There are a few cases where Flynn’s influence was felt that deserve separate discussion as they are cases that actually went to trial and were adjudicated.

Christofferson:

The Christofferson case was actually originally filed in 1977, prior to the period covered by the Service’s question.

In 1977, after taking a few elementary courses at the Church of Scientology Mission of Portland and working for a short time at another organization, Julie Christofferson was kidnapped and, over a four day period, deprogrammed to give up her religion by convicted felon Ted Patrick. She was

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then turned over to attorneys by the anti-religion group involved   so she could bring suit against the Church on a contingent fee basis.

At trial, Christofferson’s attorneys derided and distorted Scientology’s beliefs and practices to such an extent that the Oregon State Court of Appeals overturned the $2 million verdict, finding that Scientology is a religion and that the trial had been rife with First Amendment violations. Upon remand, Christofferson’s lawyers — by then FAMCO members — applied Flynn’s tactics and inflamed a jury into a $39 million verdict that led the trial court to declare a post-verdict mistrial in May of 1985. There never was another trial. The Christofferson case was part of the 1986 global settlement with Flynn.

Wollersheim

Larry Wollersheim had been in and out of churches of Scientology for over a decade before he finally left for good in 1979. While in the Church he was continually in trouble over his unethical business practices. He filed suit against the Church for a variety of claims, Wollersheim v. Church of Scientology of
California
, No. C-332-027, in State Court in Los Angeles in 1980, represented by attorney Charles O’Reilly, a participant in the original FAMCO planning meetings.

During the five month trial in 1986, O’Reilly applied the FAMCO tactics and relied upon Flynn’s stable of witnesses and obtained an absurd verdict of $30,000,000.

While the Wollersheim case is still going through the appeals process, the jury verdict has been reduced to $2,500,000 from its original $30,000,000, and further appeals are pending.

GO Criminal Activity Fallout Litigation:

Another category of cases involved Guardian’s Office members or stemmed from GO illegal activities. This included, for example, proceedings to compel testimony before a grand jury convened in Florida to investigate GO activities and an action by the State of Florida to disbar Merrell Vannier, an attorney who was also a GO operative and who violated the canons of ethics as an attorney. It was this kind of activity that was rooted out and condemned in the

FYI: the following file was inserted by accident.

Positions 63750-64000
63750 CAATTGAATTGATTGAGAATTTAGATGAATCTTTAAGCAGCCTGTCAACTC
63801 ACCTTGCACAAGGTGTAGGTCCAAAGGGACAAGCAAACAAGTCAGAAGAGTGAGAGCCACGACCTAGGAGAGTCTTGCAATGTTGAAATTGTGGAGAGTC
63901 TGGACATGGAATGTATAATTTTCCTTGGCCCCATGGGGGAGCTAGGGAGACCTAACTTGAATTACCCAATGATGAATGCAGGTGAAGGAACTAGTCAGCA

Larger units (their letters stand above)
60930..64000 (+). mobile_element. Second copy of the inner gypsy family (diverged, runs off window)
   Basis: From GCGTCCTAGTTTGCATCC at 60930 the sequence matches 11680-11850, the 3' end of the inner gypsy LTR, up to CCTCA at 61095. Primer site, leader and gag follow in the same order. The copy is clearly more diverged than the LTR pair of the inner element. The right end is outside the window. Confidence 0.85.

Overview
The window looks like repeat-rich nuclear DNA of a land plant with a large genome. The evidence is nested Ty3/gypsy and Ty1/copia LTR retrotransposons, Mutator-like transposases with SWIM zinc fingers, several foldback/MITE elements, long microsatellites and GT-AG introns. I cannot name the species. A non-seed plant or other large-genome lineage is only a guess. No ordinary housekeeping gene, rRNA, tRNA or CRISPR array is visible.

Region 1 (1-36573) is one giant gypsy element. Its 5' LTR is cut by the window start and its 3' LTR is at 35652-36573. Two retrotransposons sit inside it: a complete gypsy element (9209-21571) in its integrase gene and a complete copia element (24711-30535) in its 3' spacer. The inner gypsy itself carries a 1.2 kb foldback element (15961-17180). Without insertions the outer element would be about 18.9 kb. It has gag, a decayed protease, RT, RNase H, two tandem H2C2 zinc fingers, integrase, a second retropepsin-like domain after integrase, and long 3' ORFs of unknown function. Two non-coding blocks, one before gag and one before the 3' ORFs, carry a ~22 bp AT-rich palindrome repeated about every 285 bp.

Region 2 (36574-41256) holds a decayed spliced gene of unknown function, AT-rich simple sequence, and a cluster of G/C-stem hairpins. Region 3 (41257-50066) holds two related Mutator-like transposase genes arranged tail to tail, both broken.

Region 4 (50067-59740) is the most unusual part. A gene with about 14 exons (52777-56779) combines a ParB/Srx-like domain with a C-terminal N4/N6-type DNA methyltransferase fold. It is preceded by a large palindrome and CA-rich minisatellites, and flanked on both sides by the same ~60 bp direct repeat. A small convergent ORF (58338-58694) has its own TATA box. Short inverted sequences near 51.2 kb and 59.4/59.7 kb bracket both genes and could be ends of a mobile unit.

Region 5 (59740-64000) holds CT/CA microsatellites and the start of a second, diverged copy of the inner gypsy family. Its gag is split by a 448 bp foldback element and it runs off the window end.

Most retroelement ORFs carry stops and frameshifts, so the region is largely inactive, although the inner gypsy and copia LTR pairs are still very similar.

disbanding of the GO. Nonetheless a certain amount of fall-out litigation from the years of GO criminality had to be expected. Cases falling into this category — i.e., cases which were not against the Church but which present allegations about the GO — are as follows: The Florida

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Bar v. Merrell G. Vannier,. No. 61,691, Supreme Court of Florida (Vannier was disbarred); Merrell and Francine Vannier v. Superior Court for the State of California, County of Los Angeles, No. 60 478, Supreme Court of California (Vannier lost an appeal against an extradition order); In re Charles Batdorf; United States v. Batdorf, No. 80 CV Misc (MM-188), United States District Court, Southern District of New York (Batdorf convicted); In re Grand Jury Proceedings (Mitchell Hermann, Peggy Tyson, Richard Weigand, and Duke Snider), Nos. 80-5 Misc-T-H and 80-614 CIV-T-H, Municipal District State of Florida — Tampa Division (investigation dropped); United States v. Stephen E. Poludniak. Libby Wiegand, No. 80-00143 CR (1), United States District Court for the Second
District of Missouri (defendants plead guilty).

The Mayo Cases:

Mayo was removed from a senior post in 1982 due to unethical conduct and the discovery that he had altered Scientology religious practice and Scriptures. Mayo then left the Church and along with a few other ex-Scientologists established the Church of the New Civilization, dba Advanced Ability Center, in Santa Barbara, California, where he delivered his own version of Scientology religious services to ex-Scientologists. He also sought the defection of Church members in order to build his membership. Mayo then acquired copies of certain confidential advanced Scientology Scriptures which had been stolen by some of Mayo’s confederates from a Church facility in Denmark.

As a result, in 1985, Religious Technology Center, Church of Scientology of International and Church of Scientology of California sued David Mayo and others in a suit alleging RICO causes of action based on the conspiracy to acquire the secret confidential materials of the Scientology religion and use them for